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Delhi Regulator feels the heat over power tariff hike

According to reports, the Delhi Electricity Regulatory Commission’s prologue to the public hearing exercise that began on Monday was that it is an ally of the consumers. But the Commission’s assertion that it sees consumers as amicus curiae and not an “adversary” failed to cut ice with the consumers, who made their disappointment with the regulator, and its “failure to check power tariff hikes”, the mainstay of their arguments.

What was stated by the consumers was reiterated and embellished by political parties, the BJP and the Aam Aadmi Party, both of which have made paani-bijli the bedrock of their political battle against the Congress-led State Government.

“Price rise in the power sector has made it difficult for people to make their ends meet. There isn’t one person in this public hearing who has not been critical of DERC,” said Arvind Kejriwal of the AAP. He went on to demand answers for questions about the veracity of the balance sheets submitted by discoms, the details of their financial deals, power purchase and sale agreements and whether DERC is competent to scrutinise the claims made by the companies.

“The DERC filed an affidavit that they recommend an audit of the discoms by the Comptroller and Auditor General of India. Where is the hold-up? And if DERC is committed to seeking an audit, why doesn’t it announce that there won’t be any tariff revisions till a CAG report is out,” he went on to ask.

Delhi BJP president Vijay Goel was more assertive. He demanded answers on how the Commission had recognised regulatory assets amounting to several thousand crores, when there was nothing to buttress the claims made by the discoms. “The companies claim that the regulatory assets are Rs.20,000 crore, you have recognised Rs.6,990 crore, which means they furnished fabricated data, why is DERC not penalising them?” he asked.

Raising questions about the “credibility” of DERC and the “lack of public trust in the institution”, Mr. Goel said: “You [DERC] have no right to provisionally raise power tariffs unless you have gone through the whole financial data.” He also demanded a CAG audit from the time of unbundling of the Delhi Vidyut Board and setting up of the private discoms.

The BJP also staged a protest against the hearing, which they consider an “eye wash” and a prelude to “revision of power tariffs”. “DERC is a mask used by Chief Minister Sheila Dikshit and her Congress colleagues to help private discoms at the expense of citizens of Delhi who are being forced to brace up for yet another hike in power tariff,” Mr. Goel said.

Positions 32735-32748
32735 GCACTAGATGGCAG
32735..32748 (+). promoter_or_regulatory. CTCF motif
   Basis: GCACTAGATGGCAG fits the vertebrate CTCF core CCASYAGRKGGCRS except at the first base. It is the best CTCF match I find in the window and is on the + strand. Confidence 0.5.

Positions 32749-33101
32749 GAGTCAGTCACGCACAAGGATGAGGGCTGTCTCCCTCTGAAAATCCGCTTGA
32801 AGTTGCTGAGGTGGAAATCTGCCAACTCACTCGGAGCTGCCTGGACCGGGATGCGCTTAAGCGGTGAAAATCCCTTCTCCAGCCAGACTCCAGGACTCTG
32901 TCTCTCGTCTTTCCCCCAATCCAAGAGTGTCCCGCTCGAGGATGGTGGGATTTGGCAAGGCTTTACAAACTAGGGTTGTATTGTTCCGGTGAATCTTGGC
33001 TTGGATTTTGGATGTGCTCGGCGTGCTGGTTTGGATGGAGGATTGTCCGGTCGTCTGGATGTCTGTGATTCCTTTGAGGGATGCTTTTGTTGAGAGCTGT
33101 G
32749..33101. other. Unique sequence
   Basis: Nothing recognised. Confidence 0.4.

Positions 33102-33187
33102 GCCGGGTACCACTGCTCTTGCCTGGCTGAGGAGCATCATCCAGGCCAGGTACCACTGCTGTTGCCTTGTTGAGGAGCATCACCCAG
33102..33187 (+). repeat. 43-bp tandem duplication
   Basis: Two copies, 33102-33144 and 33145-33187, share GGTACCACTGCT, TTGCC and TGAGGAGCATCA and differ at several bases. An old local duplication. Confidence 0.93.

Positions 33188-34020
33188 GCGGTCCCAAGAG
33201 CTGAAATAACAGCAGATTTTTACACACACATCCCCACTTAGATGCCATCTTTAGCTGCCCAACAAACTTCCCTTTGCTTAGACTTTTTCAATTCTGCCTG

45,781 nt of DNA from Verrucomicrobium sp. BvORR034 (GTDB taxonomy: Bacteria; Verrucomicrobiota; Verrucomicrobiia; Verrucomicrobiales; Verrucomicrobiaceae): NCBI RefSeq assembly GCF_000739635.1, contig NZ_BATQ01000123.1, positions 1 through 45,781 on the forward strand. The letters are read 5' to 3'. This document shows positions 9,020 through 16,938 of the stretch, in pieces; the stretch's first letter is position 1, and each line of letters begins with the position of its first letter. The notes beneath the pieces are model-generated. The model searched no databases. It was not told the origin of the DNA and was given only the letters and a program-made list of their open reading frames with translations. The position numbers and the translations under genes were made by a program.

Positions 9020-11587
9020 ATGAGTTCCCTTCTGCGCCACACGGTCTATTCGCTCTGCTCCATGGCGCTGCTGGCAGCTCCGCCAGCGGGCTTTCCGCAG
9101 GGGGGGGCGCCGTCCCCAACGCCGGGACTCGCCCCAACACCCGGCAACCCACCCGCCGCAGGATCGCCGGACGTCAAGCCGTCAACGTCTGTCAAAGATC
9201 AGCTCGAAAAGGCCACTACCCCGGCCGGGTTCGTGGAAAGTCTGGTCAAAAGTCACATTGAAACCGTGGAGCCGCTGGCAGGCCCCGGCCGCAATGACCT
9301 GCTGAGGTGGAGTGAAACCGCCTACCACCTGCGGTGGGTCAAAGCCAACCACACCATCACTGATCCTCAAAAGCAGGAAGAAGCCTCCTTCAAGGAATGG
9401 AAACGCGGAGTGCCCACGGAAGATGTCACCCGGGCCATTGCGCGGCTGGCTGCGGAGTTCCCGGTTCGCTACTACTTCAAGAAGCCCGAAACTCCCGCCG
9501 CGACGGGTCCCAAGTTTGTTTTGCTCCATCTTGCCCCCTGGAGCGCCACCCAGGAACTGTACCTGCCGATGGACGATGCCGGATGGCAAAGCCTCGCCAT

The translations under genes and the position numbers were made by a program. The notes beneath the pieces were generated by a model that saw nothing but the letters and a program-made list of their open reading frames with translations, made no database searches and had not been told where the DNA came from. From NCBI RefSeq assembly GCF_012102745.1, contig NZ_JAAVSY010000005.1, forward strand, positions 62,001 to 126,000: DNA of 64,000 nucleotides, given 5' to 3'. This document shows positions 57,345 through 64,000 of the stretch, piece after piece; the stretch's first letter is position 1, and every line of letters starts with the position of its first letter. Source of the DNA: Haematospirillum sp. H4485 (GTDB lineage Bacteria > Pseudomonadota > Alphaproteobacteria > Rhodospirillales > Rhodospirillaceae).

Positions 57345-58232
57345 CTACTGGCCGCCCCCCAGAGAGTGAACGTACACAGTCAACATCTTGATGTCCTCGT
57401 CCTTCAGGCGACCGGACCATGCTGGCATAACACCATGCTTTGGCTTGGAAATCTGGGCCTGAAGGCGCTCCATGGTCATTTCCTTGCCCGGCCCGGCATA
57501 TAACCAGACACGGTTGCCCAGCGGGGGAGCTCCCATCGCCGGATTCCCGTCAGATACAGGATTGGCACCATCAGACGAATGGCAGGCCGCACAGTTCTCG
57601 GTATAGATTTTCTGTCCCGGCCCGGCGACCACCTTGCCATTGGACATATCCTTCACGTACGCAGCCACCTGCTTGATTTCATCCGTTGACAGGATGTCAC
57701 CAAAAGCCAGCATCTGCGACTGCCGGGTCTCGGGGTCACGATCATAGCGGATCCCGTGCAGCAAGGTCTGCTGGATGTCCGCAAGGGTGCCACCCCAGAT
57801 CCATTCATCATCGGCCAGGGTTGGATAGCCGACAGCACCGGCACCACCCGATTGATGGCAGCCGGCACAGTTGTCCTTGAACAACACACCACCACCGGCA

“The Chief Minister might put on hold this hike to control political backlash prior to the Assembly polls, but the fact remains that once DERC has accepted the inflated claims [of the discoms], the hike in power tariff will be inevitable immediately after the elections. It is deplorable that the Delhi Government is working so blatantly in favour of the discoms,” he added.

DERC’s repeated assertions that there is no preconceived power tariff and that it bats for the consumers found no takers. A consumer representative Saurabh Gandhi went to the extent of seeking a “judicial inquiry into the conduct of DERC”.

“We have reasons to believe that raising of tariffs, and that too in stiff doses over the past 18 months, is arbitrary. The manner in which DERC has been taking cues from Delhi Chief Minister’s statements and throwing reasoned facts placed before it to the wind is very unprofessional,” said Rajiv Kakria, Chairman, E-Block, GK-I RWA.

Among the issues raised at the public hearing were the hitherto unmet demands of open access, where the consumers can choose their supplier; abolishment of fixed charges; carrying out energy audits; making energy guzzlers pay more; more subsidy for the low usage consumers; and implementation of performance standards.

Environmental watchdog Greenpeace criticised the absence of a policy on renewable energy and said that instead of penalising the discoms for non-compliance of renewable purchase obligation targets, the regulator was instead making the common consumers pay more for electricity coming from expensive and dirty fossil fuel like coal.

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